Kegconnection Complete Starter Kit and More Giveaway!


Home Brew Forums > Home Brewing Beer > Brew Science > Can I brew with this water?

Reply
 
LinkBack Thread Tools
Old 01-02-2013, 04:46 AM   #1
flyingfinbar
Feedback Score: 1 reviews
Recipes 
 
Join Date: Nov 2011
Location: long island, new york
Posts: 562
Liked 9 Times on 9 Posts
Likes Given: 9

Default Can I brew with this water?

First off, thanks way in advance for any help...I understand that this can be tedious, but I am having no luck trying to decipher the information here into usable knowledge.

I've been brewing all grain with Poland Spring gallon jugs and mineral additions as my brewing water. I'd really like to begin using my tap water to save money/time, if possible. How does this look for a base water?



http://www.massapequawater.com/water_report_2012.pdf

Also, this information is on the site as well:
WHAT TYPE OF WATER TREATMENT

IS USED?
The Massapequa Water District provides treatment at all
wells to improve the quality of the water pumped prior to
distribution to the consumer. The pH of the pumped water
is adjusted upward to reduce the corrosive action between
the water and water mains and in-house plumbing by the
addition of sodium hydroxide. To provide optimum
corrosion control, the Water District also adds blended
polyphosphates to the water produced at each well site.
This product will sequester the oxidation of metals such
as iron (see section below) and provide a passivating film
on the interior surfaces of ferrous iron and copper piping
to mitigate the potential leaching of lead and copper. It
should be noted that all water treatment chemicals used
by the District comply ANSI/NSF Standard 60. This
standard is the accepted health-effect standard for
drinking water additives. The District is also required to
chlorinate the water supply with small amounts of chlorine.

waterreport.jpg  
__________________
flyingfinbar is offline
 
Reply With Quote Quick reply to this message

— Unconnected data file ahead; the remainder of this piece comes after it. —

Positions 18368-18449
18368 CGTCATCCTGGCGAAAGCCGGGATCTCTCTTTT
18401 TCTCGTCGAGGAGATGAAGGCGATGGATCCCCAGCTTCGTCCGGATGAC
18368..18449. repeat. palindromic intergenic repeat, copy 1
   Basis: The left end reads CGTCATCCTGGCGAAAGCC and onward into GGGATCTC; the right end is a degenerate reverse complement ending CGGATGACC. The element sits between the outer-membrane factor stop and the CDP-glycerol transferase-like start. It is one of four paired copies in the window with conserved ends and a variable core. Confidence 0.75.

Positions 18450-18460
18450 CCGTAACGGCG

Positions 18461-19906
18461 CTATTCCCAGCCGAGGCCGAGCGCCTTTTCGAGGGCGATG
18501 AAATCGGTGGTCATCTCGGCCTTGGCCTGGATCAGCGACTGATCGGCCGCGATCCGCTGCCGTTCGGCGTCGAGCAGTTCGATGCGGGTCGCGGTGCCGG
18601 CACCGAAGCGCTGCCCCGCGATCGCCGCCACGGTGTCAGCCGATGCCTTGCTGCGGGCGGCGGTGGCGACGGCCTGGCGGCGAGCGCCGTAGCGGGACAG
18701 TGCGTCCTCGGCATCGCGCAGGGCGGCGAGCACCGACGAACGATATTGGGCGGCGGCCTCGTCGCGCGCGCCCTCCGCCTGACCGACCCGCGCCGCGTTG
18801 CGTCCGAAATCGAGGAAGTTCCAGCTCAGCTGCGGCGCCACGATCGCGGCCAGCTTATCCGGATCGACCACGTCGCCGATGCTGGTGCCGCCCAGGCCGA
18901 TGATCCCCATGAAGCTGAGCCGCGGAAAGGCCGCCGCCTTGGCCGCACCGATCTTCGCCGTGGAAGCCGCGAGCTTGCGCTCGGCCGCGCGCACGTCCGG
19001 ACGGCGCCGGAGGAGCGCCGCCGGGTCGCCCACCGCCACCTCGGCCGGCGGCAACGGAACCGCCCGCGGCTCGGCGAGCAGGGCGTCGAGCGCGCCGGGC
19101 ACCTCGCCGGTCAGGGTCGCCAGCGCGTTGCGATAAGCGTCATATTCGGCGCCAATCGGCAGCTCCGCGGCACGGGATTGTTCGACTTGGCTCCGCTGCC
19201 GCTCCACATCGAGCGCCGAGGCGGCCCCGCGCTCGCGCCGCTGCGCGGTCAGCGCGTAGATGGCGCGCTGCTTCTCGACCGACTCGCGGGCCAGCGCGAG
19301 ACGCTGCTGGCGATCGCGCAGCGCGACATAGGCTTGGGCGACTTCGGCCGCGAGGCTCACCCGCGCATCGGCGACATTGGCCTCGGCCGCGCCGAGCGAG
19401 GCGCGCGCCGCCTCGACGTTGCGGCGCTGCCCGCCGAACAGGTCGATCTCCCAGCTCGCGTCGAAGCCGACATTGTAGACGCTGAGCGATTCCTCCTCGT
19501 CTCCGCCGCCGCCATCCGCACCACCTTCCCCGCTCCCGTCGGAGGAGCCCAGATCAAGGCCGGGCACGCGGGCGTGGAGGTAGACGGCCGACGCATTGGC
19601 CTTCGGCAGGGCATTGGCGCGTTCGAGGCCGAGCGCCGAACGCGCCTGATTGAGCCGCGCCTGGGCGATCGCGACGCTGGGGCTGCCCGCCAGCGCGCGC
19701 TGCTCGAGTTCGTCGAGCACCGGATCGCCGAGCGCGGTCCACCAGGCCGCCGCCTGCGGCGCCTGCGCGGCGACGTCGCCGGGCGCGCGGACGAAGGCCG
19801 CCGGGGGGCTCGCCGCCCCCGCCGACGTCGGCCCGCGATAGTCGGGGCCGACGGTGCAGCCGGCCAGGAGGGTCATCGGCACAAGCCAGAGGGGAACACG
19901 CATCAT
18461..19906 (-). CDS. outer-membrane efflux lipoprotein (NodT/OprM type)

Old 01-02-2013, 11:54 AM   #2
Kaiser
Feedback Score: 0 reviews
 
Kaiser's Avatar
Recipes 
 
Join Date: Nov 2005
Location: Pepperell, MA
Posts: 3,904
Liked 114 Times on 71 Posts
Likes Given: 4

Default

The iron level might be of a concern but it doesn't seem to be excessively high. Does the water have a metallic taste?

Otherwise the water appears to have generally low levels of the minerals that we care about in brewing. You should add salts to this water for brewing.

Alkalinity is missing from the analysis, but I assume that it will be fairly low given the low amount of metal ions.

Kai

Kaiser is offline
 
Reply With Quote Quick reply to this message
Old 01-02-2013, 03:02 PM   #3
flyingfinbar
Feedback Score: 1 reviews
Recipes 
 
Join Date: Nov 2011
Location: long island, new york
Posts: 562
Liked 9 Times on 9 Posts
Likes Given: 9

Default

Quote:
Originally Posted by Kaiser
The iron level might be of a concern but it doesn't seem to be excessively high. Does the water have a metallic taste?

Otherwise the water appears to have generally low levels of the minerals that we care about in brewing. You should add salts to this water for brewing.

Alkalinity is missing from the analysis, but I assume that it will be fairly low given the low amount of metal ions.

Kai
According to the little write up, it says they adjust the pH upward using sodium hydroxide to reduce interaction with the pipes. Is this a problem? Also, with regard to the iron levels, is there anything I could do about that? The water generally doesn't have a metallic taste, as far as I can tell.

The write up says they use chlorine, could I counteract this with a small carbon filter?

Thanks so much for the help!
__________________
flyingfinbar is offline
 
Reply With Quote Quick reply to this message
Old 01-02-2013, 03:05 PM   #4
Jayhem
Feedback Score: 0 reviews
Recipes 
 
Join Date: Dec 2011
Location: Culpeper, VA
Posts: 2,566
Liked 254 Times on 206 Posts
Likes Given: 1163

Default

You need at least 50 mg/l of Calcium for good yeast growth. Definitely looks like you need to run your report through https://sites.google.com/site/brunwater/ And decide which salts and/or acid need to be added for good mash PH and yeast health.

Since your PH is unknown you would probably have to assume that city water is kept toward a neutral pH (7.0) and you need your mash to run in the 5.2-5.4 pH range. That brun spreadsheet is awesome for figuring this out but it is quite extensive and may seem overwhelming but just follow the directions on it and enter your data.

__________________

Next up: American Brown Ale
Primary 1&2:
Primary 3&4:
Bottle Conditioning/drinking: Summer Kolsch, White Zombie (Amarillo IPA), English Pale Ale (ESB)

Jayhem is offline
 
Reply With Quote Quick reply to this message
Old 01-02-2013, 03:14 PM   #5
flyingfinbar
Feedback Score: 1 reviews
Recipes 
 
Join Date: Nov 2011
Location: long island, new york
Posts: 562
Liked 9 Times on 9 Posts
Likes Given: 9

Default

Quote:
Originally Posted by Jayhem
You need at least 50 mg/l of Calcium for good yeast growth. Definitely looks like you need to run your report through https://sites.google.com/site/brunwater/ And decide which salts and/or acid need to be added for good mash PH and yeast health.

Since your PH is unknown you would probably have to assume that city water is kept toward a neutral pH (7.0) and you need your mash to run in the 5.2-5.4 pH range. That brun spreadsheet is awesome for figuring this out but it is quite extensive and may seem overwhelming but just follow the directions on it and enter your data.